What to Be Prepared For When Living...

What to Be Prepared For When Living With Roommates

by Meghan Brown
Jobs People Do | JobsPeopleDo.com

So, you’re living with a roommate – or two, or more! Whether you’re in school or working, sharing a house or apartment with other people can be one of the most fun experiences of young adulthood, and an exciting step into independence.

You may live with friends or with someone new. Post-secondary institutions who operate campus residence housing usually assign roommates randomly. Regular apartments and townhouses can rent by the room, in which case you will likely live with strangers, or rent as a unit you apply for with a friend or group of friends already agreed to be roommates.

Whatever your roommate situation, there are a few things guidelines to remember:

Be considerate and respectful. This is priority one, and applies to any incident that may occur between yourself and your roommate. Treat them, their space, and their belongings in the same way you want them to treat you and yours.

You may have very different schedules. We all live with a variety of personal schedules: work, class, social life; being a night owl or an early bird, studying better at night or during the day. Again, the most important thing is to be considerate. If you wake up early or stay awake late, try to keep noise and activity to a respectful minimum.

Not everyone is the same level of tidy/messy or organized/disorganized as you are. Some people alphabetize their cereal boxes; others let their laundry pile grow high as a mountain. Sharing living space will bring these differences front and centre. The key again is consideration and compromise: make an effort to keep shared areas like the kitchen, bath, and living room clean, but remember that everyone lapses sometimes.

Your personalities and social lives can be very different. Living with roommates can bring these traits into conflict, and how you handle it shapes your friendship. You might be more introverted or extroverted, social or a homebody, than your roommates. If you need alone time to recharge, and your roommate likes to have friends over all the time, set out some ground rules, such as being in your room with the door closed means “do not disturb”. If you are social and like to party, but you know your roommate doesn’t, try to give them a heads up when company will be over, and don’t host the party at your place every time.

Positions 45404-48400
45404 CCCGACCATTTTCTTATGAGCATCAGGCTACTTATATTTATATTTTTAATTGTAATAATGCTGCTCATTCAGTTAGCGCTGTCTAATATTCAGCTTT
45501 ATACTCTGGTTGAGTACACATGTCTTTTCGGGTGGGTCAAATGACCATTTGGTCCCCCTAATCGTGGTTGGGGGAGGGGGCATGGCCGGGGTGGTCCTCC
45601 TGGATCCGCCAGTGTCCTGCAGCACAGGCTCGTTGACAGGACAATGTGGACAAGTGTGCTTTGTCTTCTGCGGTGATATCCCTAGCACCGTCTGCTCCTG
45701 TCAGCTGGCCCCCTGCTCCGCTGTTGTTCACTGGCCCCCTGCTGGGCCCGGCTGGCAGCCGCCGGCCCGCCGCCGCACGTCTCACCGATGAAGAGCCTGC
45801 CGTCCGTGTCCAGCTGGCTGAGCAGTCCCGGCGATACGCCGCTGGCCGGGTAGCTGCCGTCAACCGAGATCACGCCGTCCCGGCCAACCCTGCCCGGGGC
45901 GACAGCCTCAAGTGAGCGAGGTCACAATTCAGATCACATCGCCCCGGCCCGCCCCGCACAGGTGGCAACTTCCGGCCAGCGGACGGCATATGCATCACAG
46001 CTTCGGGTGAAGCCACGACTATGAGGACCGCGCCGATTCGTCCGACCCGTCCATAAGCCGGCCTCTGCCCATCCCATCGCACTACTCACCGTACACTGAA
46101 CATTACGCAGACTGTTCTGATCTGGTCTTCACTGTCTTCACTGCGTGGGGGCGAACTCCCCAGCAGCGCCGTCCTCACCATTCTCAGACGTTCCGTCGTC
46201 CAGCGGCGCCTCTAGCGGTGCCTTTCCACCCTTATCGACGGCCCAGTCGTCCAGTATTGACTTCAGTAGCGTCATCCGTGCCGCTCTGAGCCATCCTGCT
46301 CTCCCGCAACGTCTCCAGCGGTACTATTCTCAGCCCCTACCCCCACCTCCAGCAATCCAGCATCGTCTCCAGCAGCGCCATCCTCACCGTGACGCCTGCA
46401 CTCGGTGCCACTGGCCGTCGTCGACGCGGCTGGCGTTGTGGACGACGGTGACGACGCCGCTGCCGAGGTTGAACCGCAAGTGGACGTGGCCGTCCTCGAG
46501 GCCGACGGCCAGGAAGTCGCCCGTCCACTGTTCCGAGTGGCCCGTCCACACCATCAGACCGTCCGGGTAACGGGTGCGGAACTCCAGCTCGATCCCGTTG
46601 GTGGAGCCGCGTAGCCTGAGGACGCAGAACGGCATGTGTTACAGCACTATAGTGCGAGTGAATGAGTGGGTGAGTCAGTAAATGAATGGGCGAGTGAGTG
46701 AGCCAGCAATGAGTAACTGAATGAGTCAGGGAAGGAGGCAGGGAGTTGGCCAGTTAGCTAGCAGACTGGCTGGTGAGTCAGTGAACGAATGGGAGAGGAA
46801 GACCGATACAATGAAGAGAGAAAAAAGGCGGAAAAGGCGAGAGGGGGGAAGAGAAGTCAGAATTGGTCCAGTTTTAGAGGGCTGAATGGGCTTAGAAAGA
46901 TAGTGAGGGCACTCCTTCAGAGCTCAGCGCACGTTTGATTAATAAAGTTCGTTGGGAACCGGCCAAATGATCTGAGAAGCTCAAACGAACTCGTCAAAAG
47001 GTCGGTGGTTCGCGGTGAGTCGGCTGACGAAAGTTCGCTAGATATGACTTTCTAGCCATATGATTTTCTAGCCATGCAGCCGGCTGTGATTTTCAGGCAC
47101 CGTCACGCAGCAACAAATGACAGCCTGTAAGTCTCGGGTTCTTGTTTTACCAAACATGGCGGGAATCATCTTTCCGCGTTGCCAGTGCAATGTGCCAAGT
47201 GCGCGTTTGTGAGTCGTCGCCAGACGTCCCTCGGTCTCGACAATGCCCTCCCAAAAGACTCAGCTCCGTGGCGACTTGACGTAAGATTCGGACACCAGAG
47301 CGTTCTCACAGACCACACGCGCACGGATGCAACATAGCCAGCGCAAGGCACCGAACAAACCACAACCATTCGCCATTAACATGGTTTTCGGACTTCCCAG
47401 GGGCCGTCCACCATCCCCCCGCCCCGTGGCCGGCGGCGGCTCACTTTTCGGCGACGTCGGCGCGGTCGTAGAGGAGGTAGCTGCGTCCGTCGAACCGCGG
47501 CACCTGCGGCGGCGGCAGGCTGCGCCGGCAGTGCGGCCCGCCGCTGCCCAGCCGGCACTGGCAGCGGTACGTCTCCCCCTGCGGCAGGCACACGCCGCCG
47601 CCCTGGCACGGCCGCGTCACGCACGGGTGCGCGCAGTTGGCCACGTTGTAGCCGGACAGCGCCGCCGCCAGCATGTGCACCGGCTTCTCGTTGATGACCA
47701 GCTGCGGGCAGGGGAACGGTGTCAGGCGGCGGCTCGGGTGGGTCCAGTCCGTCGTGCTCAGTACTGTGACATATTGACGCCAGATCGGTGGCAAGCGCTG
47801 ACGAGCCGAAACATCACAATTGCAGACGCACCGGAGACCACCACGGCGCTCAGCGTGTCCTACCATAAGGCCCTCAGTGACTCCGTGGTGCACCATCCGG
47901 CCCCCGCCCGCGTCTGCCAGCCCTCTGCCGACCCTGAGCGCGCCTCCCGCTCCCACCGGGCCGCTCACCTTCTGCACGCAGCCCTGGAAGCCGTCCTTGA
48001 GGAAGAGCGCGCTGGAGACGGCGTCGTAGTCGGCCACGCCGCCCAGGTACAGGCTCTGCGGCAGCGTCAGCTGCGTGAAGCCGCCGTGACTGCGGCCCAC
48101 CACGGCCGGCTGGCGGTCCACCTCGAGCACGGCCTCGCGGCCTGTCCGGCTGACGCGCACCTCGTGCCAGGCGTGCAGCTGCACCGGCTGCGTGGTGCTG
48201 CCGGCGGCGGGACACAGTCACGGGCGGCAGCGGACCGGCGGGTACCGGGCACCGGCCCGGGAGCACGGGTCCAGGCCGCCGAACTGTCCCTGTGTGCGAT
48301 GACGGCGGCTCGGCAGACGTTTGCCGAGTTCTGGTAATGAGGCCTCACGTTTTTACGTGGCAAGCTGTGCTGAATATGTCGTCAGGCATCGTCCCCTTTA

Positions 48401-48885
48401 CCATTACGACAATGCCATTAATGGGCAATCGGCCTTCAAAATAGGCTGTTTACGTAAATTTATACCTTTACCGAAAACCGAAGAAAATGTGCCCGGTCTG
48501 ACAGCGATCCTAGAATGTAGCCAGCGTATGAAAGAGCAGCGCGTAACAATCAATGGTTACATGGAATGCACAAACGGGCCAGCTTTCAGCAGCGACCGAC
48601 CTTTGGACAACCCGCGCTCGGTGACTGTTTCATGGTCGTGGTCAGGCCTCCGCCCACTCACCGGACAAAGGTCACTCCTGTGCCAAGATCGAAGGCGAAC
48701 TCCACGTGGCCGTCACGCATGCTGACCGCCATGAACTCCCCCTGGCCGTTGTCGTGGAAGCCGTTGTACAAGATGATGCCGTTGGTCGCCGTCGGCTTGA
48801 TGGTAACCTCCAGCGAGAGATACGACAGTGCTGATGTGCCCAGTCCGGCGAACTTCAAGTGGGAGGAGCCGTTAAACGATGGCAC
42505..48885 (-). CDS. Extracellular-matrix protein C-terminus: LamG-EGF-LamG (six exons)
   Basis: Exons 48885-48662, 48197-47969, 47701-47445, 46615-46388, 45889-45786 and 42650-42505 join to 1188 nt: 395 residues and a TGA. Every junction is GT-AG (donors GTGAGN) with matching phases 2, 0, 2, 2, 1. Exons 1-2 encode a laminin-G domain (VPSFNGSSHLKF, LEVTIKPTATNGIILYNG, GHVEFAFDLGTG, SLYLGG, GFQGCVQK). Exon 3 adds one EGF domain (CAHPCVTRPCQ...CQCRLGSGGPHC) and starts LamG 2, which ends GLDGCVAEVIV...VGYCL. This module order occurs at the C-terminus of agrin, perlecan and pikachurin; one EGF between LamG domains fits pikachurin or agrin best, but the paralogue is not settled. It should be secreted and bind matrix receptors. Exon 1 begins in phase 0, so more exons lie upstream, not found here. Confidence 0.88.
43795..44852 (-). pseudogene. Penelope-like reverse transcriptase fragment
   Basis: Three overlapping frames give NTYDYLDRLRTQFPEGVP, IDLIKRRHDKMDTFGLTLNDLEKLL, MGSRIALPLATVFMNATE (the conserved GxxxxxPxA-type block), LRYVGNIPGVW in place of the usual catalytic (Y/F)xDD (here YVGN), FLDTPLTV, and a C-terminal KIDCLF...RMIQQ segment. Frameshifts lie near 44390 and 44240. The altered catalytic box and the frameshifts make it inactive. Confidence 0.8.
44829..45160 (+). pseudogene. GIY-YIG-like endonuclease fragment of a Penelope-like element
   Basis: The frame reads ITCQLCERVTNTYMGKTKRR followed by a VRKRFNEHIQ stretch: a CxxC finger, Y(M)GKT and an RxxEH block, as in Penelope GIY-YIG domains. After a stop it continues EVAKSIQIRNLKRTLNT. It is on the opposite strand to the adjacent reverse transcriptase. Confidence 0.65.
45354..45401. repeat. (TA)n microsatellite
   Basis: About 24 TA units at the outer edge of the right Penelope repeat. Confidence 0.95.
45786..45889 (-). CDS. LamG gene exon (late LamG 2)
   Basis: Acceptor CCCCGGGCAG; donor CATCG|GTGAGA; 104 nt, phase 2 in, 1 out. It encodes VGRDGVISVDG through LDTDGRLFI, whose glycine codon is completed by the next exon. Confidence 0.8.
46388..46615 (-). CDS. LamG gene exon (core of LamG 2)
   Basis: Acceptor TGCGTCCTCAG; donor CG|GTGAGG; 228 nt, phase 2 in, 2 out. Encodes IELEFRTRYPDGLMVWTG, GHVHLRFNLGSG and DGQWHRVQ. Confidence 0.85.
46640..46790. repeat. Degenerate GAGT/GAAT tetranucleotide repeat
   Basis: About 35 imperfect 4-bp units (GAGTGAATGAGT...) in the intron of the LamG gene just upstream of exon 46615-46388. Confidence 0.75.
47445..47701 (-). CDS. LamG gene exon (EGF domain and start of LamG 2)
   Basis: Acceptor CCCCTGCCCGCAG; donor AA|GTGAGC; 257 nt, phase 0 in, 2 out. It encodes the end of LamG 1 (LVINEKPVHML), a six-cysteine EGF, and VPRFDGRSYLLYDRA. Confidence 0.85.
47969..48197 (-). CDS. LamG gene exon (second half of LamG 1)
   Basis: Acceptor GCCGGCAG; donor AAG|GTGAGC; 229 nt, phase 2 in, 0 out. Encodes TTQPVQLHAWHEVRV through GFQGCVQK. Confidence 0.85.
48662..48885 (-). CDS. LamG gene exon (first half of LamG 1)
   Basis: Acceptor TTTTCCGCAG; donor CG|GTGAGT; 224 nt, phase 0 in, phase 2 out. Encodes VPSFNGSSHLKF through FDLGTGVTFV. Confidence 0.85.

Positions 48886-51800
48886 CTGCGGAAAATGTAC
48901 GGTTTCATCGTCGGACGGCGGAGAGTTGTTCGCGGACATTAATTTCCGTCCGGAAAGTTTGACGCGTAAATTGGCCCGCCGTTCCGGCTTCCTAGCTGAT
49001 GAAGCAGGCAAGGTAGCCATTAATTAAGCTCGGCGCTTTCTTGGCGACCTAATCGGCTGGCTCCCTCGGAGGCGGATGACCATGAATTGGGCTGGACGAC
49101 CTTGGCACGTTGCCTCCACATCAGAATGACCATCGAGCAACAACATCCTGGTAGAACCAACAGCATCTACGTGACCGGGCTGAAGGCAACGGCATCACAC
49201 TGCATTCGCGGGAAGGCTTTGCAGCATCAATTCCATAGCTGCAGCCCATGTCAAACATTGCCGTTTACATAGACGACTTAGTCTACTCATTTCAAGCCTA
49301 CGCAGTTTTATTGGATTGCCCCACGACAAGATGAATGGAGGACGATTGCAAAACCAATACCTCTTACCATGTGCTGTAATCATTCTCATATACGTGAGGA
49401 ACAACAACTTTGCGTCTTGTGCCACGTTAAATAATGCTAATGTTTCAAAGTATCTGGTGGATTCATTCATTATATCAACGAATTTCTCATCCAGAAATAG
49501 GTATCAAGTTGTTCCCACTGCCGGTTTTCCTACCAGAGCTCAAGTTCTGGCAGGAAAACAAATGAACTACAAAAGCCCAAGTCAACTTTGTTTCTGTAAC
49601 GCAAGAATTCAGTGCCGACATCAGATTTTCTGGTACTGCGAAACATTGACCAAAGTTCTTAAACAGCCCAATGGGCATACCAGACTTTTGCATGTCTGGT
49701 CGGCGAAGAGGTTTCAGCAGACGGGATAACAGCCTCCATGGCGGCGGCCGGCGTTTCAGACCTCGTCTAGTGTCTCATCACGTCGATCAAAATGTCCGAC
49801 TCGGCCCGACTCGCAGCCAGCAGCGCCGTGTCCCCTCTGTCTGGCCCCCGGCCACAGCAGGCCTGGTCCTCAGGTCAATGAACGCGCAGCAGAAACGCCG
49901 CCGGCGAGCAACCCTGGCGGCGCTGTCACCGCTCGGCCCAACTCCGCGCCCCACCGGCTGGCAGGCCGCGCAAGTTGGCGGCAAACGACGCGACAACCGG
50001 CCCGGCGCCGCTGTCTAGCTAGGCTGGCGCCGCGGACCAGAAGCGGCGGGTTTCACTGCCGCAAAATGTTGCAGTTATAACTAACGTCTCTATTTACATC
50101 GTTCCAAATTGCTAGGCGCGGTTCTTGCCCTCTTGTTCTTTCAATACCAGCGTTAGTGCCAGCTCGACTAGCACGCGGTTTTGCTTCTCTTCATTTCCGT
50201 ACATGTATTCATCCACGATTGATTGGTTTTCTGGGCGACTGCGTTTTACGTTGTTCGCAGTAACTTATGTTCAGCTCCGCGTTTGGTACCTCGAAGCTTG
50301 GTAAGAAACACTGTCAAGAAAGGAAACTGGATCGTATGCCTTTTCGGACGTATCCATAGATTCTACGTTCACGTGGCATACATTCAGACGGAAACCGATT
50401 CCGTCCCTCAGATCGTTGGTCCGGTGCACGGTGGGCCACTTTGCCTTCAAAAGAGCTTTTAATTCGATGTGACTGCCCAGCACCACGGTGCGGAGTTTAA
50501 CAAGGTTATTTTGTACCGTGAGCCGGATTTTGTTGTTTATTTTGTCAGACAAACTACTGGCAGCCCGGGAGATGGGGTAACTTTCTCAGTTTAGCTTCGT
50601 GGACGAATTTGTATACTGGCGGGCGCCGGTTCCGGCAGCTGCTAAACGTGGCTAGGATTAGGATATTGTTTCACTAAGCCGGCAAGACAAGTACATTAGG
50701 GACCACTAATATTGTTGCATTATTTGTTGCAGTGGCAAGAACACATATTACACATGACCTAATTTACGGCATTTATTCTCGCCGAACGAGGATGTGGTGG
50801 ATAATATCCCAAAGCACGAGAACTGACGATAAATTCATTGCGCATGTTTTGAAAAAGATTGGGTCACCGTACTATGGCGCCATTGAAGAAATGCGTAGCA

There are other considerations: rules for guests and significant others, cooking duties, splitting groceries and bills, or using, sharing, and borrowing others’ belongings. Sit down at the beginning and write up a roommate agreement for all parties, to have the opportunity to discuss and agree on ground rules ahead of time, rather than trying to sort things out after there is a problem. For campus residences, Resident Advisors and Mediation Services are available to advise, or to arrange a mediation session to help resolve roommate conflicts.

All roommate situations are different, but generally come down to the “Three C’s”: Consideration, Compromise, and Communication. As long as you remember these, living with roommates can lead to lifelong friendships, and a heck of a lot of fun!


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